NTID Receives $2.2 Million to Understand How Math is Learned

More than 1,000 students will be tested

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A four-year, $2.2 million grant to study the way deaf and hard-of-hearing students learn math has been awarded to the Center for Education Research Partnerships at Rochester Institute of Technology’s National Technical Institute for the Deaf.

The grant was awarded by the National Institute for Child Health and Development at the National Institutes of Health.

“Deaf and hard-of-hearing students, including those with cochlear implants, frequently lag behind their hearing peers in mathematics achievement,” said Marc Marschark, an RIT Professor and CERP director. “This is an incredible opportunity to work with students, parents and teachers to directly link research and practice.”

More than 1,000 students – as young as age 5 to college students – will be tested in the United States and Scotland to evaluate math skills, cognitive abilities and motivation. The project is a collaboration with the University of Aberdeen, where Marschark holds an appointment in the School of Psychology.

“Our research here has shown that deaf learners of all ages learn differently than hearing students,” Marschark said. “There’s the assumption that if you remove the communication barriers in the classroom, that deaf students learn just like hearing students. But a lot of the research shows that’s not true.”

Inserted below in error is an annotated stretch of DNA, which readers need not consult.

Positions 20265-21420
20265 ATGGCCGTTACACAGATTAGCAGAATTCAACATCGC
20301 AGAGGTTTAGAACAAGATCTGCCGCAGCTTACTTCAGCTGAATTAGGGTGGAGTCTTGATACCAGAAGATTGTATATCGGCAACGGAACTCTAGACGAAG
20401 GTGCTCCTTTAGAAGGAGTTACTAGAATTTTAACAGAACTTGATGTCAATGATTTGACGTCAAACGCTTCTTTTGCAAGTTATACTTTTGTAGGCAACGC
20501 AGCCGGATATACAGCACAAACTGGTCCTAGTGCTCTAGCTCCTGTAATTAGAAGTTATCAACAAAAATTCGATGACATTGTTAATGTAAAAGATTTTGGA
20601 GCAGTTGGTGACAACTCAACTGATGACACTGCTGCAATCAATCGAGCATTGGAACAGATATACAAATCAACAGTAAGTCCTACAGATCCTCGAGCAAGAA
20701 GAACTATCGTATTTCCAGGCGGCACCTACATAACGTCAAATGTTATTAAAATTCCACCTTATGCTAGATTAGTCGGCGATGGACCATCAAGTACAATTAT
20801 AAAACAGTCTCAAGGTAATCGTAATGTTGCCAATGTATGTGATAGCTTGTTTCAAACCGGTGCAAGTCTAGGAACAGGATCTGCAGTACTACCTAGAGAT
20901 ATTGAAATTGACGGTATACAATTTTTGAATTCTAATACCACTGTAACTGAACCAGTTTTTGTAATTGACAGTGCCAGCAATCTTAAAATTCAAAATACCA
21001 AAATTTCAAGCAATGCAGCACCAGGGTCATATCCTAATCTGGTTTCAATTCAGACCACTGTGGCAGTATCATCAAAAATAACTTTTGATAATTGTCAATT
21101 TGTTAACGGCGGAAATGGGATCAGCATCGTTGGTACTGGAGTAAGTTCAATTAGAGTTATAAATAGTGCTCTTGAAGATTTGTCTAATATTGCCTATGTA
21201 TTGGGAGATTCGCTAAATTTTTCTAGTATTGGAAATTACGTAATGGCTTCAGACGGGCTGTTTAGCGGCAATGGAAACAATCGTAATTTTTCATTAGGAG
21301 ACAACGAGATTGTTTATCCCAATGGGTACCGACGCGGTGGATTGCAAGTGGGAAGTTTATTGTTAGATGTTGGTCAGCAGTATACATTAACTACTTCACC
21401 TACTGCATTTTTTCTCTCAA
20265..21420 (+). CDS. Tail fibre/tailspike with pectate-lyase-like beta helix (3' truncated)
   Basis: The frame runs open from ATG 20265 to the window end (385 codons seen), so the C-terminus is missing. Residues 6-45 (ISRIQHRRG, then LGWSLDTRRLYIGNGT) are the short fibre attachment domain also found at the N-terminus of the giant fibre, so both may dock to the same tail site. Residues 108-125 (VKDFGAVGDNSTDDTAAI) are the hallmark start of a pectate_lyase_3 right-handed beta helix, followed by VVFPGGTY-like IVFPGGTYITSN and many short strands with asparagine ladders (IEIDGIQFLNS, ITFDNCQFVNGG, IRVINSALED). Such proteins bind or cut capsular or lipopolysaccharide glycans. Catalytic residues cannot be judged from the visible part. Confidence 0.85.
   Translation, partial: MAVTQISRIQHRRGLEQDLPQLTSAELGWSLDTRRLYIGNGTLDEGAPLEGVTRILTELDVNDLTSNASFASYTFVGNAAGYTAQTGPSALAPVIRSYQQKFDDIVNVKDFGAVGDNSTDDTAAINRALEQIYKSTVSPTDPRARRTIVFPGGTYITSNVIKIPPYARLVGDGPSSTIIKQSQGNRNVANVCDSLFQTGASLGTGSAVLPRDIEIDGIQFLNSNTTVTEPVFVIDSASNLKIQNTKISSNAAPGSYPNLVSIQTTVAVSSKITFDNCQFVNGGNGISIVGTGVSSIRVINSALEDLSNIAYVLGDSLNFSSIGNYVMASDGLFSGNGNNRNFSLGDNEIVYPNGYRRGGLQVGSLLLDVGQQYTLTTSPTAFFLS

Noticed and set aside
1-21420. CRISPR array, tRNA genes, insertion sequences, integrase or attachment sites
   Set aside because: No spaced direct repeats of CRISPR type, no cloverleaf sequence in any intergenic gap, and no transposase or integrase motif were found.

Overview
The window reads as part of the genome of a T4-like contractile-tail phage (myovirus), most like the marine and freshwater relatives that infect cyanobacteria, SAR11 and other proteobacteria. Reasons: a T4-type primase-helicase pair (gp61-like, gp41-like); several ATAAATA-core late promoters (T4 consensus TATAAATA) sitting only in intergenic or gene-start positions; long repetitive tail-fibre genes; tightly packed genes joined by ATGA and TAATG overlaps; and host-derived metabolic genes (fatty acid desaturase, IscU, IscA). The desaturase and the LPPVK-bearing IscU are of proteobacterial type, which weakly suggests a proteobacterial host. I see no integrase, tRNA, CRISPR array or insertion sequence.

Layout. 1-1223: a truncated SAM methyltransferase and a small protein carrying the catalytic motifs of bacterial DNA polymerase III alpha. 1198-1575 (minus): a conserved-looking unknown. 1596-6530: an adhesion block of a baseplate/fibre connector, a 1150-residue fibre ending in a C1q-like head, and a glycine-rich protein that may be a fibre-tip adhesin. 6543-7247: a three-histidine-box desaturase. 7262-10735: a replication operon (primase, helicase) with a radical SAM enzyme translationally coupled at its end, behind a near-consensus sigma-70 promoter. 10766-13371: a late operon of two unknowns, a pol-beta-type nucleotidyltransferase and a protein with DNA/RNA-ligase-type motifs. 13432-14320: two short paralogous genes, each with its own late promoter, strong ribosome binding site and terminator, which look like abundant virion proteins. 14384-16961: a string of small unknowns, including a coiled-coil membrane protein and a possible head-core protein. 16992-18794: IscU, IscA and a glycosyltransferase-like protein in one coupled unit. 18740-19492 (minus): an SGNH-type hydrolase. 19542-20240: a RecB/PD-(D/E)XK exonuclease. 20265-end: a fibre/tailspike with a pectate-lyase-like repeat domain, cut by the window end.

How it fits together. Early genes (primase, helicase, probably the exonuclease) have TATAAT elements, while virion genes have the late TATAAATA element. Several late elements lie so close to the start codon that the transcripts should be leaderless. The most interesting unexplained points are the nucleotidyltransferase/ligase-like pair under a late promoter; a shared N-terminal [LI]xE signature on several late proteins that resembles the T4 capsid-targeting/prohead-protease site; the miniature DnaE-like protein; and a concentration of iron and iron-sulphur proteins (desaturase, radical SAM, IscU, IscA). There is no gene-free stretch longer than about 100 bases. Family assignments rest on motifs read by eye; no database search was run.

Three research associates will be employed as a result of the study, Marschark said.

“If you want to improve education for deaf students and hard-of-hearing students, you have to start before they get to college,” said Alan Hurwitz, CEO of NTID and dean and vice president of RIT for NTID. “Understanding how information is processed and learned will better enable educators to provide the best possible strategies to have their students succeed.”

The study comes after research showed deaf students generally lag behind their hearing peers in math courses. This study will determine how language fluency, cultural expectations and cognitive functions such as memory relate to learning mathematics.

The information gained will be shared to help develop practices in deaf education.

“Many of us here at NTID are excited at the prospect of a research project of this magnitude related to mathematics,” said Vince Daniele, professor and chairperson of the NTID Department of Science and Mathematics. “It is long overdue. Improving mathematics education, whether the students are deaf or hearing, is a critical undertaking in this age of technical opportunities.”

More information can be obtained at www.rit.edu/ntid/cerp.